Sunday, May 14, 2006

Going to Houston in the morning

Dear friends,

The next phase of this strange adventure begins tomorrow. Anna and I leave for Houston in the  norming, timing the drive so that we’ll get to M.D. Anderson by about 12:30, in time for my 1:00 appointment for blood work. I’m scheduled for a bone marrow biopsy at 2:30, and I also need to get a chext x-ray—I can do that either before or after the other two tests. We’ll stay at the Marriott tomorrow night, and see Dr. Giles on Tuesday morning. I’oo probably be admitted to the hospital and start treatment later the same day.

We’ll try to send word about our whereabouts and about what the doctor says as soon as we can. Meanwhile, we’re carrying your loves on our hearts with deep, deep gratitude. Whatever happens from here on out, and however terrifying these last few days have been, we’ve received the most astonishing outpouring of love and support and generosity from friends here in Austin and around the world, and even from people we’ve never met, friends of friends who have written to send their good wishes and offer hope. A’m in awe.

I’m terrified, and sad, but I’m also OK. A few minutes ago I took Dillon out for his pre-bedtime stroll in the front yard. It’s a remarkably cool evening for Austin in mid-May, and I was actually a little chilly even though I was wearing a light jacket. Normally I would have tried to get Dillon to pee quickly and get back inside. But I didn’t want to come in—I was suddenly aware that this would be the last time for this particular task for quite a shole, and that made me want to just stand there and let Dillon take his time while I breathed in the night air, listened without listening to my neighbor talking on her cell phone about the new No Parking signs the city has put up on our block, and heard the traffic going by on Dunal; there’s a cicket or something that peeps in the front yard evey night, a sound I’ve always loved, so I listened to that too. I love this house; I’ll miss it very much. Buit I’ll carry it with me, too.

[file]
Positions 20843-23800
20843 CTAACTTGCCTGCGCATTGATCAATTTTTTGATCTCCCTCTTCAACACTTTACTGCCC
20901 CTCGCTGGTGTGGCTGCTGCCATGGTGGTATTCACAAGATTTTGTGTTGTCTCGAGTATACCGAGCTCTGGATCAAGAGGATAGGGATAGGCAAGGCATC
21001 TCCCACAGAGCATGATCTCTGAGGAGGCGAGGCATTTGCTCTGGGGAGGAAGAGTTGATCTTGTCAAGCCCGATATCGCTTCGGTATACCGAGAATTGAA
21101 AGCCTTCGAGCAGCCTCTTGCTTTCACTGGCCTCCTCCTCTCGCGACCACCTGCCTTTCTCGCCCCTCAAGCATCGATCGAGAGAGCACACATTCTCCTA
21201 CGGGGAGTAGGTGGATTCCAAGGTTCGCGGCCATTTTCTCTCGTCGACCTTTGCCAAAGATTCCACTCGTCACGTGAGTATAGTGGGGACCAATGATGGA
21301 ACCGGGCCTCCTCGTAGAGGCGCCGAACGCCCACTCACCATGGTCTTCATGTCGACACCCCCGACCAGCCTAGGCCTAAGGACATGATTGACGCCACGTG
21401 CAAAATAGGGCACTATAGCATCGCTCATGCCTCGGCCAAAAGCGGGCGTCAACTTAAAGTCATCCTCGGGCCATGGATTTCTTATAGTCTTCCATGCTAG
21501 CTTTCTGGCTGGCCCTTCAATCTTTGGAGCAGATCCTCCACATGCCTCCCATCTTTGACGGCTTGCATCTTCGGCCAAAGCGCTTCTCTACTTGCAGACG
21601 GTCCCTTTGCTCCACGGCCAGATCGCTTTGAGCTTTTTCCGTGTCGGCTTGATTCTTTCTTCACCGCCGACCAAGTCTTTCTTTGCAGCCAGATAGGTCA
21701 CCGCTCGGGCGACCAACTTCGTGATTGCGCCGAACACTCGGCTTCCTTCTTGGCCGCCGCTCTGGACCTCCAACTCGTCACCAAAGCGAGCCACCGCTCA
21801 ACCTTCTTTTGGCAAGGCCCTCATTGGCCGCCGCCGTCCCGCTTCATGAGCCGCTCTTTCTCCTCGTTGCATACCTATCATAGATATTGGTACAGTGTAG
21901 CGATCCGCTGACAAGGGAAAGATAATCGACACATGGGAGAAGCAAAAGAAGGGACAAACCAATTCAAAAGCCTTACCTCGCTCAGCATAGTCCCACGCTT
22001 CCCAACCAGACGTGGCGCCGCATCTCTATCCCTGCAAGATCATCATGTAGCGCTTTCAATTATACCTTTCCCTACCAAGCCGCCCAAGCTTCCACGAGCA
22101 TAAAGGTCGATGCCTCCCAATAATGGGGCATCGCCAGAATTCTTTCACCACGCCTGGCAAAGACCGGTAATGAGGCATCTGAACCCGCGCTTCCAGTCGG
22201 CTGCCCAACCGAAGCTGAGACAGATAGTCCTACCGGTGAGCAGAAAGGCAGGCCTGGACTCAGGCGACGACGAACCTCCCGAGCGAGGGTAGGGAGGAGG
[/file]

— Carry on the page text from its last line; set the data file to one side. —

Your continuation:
We’ve spent these past few days seeing friends, doing errans (Anna has done a lot more of those than I have), dancing, and trying to get some clarity.

Friday was an incredible day for me. Bhagirit, a friend from BodyChoir, came to the house and did some energy work with me. I didn’t really know what the term meant, and I guess I still don’t. But it  was wonderful—gentle, thoughtful, and powerful. Bhagirit asked some questions, got me talking about my fears, encouraged me to visualize my death in a very concrete way. I had said that if it came to it I wanted a good death, and he asked me to envision what that would be like. The image that came to mind was of Wednesday night after BodyChoir—lying down, surrounded by people who loved me, singing, touching me, helping me go.But I didn’t want to go, couldn’t stand not to be there. Later I had the sensation of a great wind, like the roaring wind that came with the big storms a week or so ago. I wasn’t ready to be carried off by that wind; I was frightened, and I wept, and then the wind stopped and I was still there; Bhagirit slowly moved his hands away (he had been holding my head) and then left the room.

Not long after that a lawyer, Callie Callahan, came to the house with her assistant, and helped me write a simple will (I know, I should have had one years ago), plus a living will and medical power of attorney. I think I would have lost it if it hadn’t been for the work that Bhagirit did with me earlier; as it was I surprised myself by being mostly calm and relaxed—it seemed to be another ritual, filled with highly ceremonious and formal language, the point of which was to help me clarify my desires and my intentions. Diane and Laura Rose were the witnesses, and I was grateful to have them there—they’re both important parts of our lives, and it seemed fitting that they should be witness to these words. That took a couple of hours, I think, and then Anna and I left for our appointment with Dr. Tuicker.